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Oracle To Hire More Than It Fires at Sun: Reports

Ellison tells both the Wall Street Journal and the New York Times about his post-acquisition plans

Oracle Keynote at Cloud Expo

Oracle CEO Larry Ellison got out ahead of his own announcement Wednesday of his plans for Sun and told both the Wall Street Journal and the New York Times that he intends to hire more people at Sun than he fires.

He also struck a go-it-alone pose, seeming to burn his bridges with the IBMs and HPs of the world that sell Oracle’s software on their systems. “It took us a while to decide that we would be better off with all the pieces, and not working with partners,” he told the Journal.

He’s definitely dumping Sun’s resellers. “Sun has wonderful engineering,” he told the Times, “but they didn’t seem to like selling very much. The partner model was disastrous, and we are immediately changing that.”

Instead Sun will sell direct – at least to its 4,000 top customers which account for 70% of its revenues – and sales will include two new purpose-built pre-assembled systems designed for Oracle software that are supposed to come out this year.

Oracle’s Exadata data warehouse, the appliance that now runs on Sun hardware rather than HP’s and Oracle’s singular experience with hardware so far, reportedly has a $100 million pipeline.

The papers reportedly that Oracle means to lay off less than 2,000 Sun employees, presumably in overlapping functions, and hire 2,000 more salesmen and engineers though the Times reflected that Ellison didn’t say further layoffs wouldn’t happen down the road.

Sun has around 27,000 people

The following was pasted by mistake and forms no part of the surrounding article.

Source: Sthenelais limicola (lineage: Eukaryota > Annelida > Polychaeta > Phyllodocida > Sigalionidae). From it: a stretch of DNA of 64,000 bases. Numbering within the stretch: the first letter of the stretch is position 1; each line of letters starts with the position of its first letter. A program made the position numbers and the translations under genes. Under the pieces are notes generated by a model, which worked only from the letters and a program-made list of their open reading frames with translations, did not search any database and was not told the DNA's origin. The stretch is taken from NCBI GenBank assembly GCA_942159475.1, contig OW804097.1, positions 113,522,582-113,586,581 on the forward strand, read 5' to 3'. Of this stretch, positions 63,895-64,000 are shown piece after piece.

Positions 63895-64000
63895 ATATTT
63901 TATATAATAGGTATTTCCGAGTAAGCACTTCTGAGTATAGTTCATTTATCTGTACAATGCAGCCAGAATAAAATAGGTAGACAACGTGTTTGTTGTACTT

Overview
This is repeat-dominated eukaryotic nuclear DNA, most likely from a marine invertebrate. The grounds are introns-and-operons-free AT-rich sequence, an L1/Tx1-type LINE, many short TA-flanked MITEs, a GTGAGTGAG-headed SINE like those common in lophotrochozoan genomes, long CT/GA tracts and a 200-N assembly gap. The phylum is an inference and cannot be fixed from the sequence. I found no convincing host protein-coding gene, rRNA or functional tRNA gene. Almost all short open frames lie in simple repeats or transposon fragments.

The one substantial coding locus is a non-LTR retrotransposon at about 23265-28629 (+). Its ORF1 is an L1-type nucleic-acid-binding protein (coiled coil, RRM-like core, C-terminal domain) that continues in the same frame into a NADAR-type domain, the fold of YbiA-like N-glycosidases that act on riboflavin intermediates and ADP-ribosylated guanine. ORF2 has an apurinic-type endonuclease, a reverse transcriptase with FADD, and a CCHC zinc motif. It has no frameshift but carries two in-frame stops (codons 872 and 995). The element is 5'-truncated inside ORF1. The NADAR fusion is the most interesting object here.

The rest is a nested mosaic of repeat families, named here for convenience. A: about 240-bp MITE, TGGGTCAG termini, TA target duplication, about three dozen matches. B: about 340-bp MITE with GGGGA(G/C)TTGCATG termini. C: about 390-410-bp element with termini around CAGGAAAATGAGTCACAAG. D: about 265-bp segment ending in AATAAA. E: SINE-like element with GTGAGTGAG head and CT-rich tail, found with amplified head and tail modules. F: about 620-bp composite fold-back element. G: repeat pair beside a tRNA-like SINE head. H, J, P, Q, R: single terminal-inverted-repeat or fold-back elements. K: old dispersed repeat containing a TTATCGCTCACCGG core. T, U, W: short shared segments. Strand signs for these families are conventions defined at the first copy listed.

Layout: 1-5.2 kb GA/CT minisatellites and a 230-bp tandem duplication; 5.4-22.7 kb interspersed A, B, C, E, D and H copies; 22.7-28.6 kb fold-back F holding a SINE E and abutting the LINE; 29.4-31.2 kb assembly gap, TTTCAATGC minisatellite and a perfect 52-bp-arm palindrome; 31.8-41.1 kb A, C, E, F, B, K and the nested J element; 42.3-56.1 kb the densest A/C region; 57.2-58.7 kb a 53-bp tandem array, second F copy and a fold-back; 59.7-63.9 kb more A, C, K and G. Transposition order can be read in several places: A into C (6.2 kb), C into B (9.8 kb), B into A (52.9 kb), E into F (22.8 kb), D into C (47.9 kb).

Oracle continues to maintain that it can squeeze $1.5 billion in profits out of Sun the first year despite the billion in losses the company has wracked over the last decade and it’s been widely assumed that the only way it can do that is by slashing and burning its way across the Sun campus.

Ellison, however, claims making Sun profitable quickly is “very easy to fix.” If so, former Sun CEO Scott McNealy and soon-to-be-former CEO Jonathan Schwartz are sure gonna look dumb. Schwartz, by the way, is out; Ellison’s looking for a place to put Scott. Apparently they’re still talking about what the job would be.

Oracle is supposed to soft pedal Sun’s line of x86 servers and focus on its high-end Sparc machines.

The companies are apparently expecting no roadblocks from regulators in Russia and China, who have yet to sanction the $7.4 billion merger. Sun quietly delisted from the Nasdaq Tuesday according to the Journal.

More Stories By Maureen O'Gara

Maureen O'Gara the most read technology reporter for the past 20 years, is the Cloud Computing and Virtualization News Desk editor of SYS-CON Media. She is the publisher of famous "Billygrams" and the editor-in-chief of "Client/Server News" for more than a decade. One of the most respected technology reporters in the business, Maureen can be reached by email at maureen(at)sys-con.com or paperboy(at)g2news.com, and by phone at 516 759-7025. Twitter: @MaureenOGara

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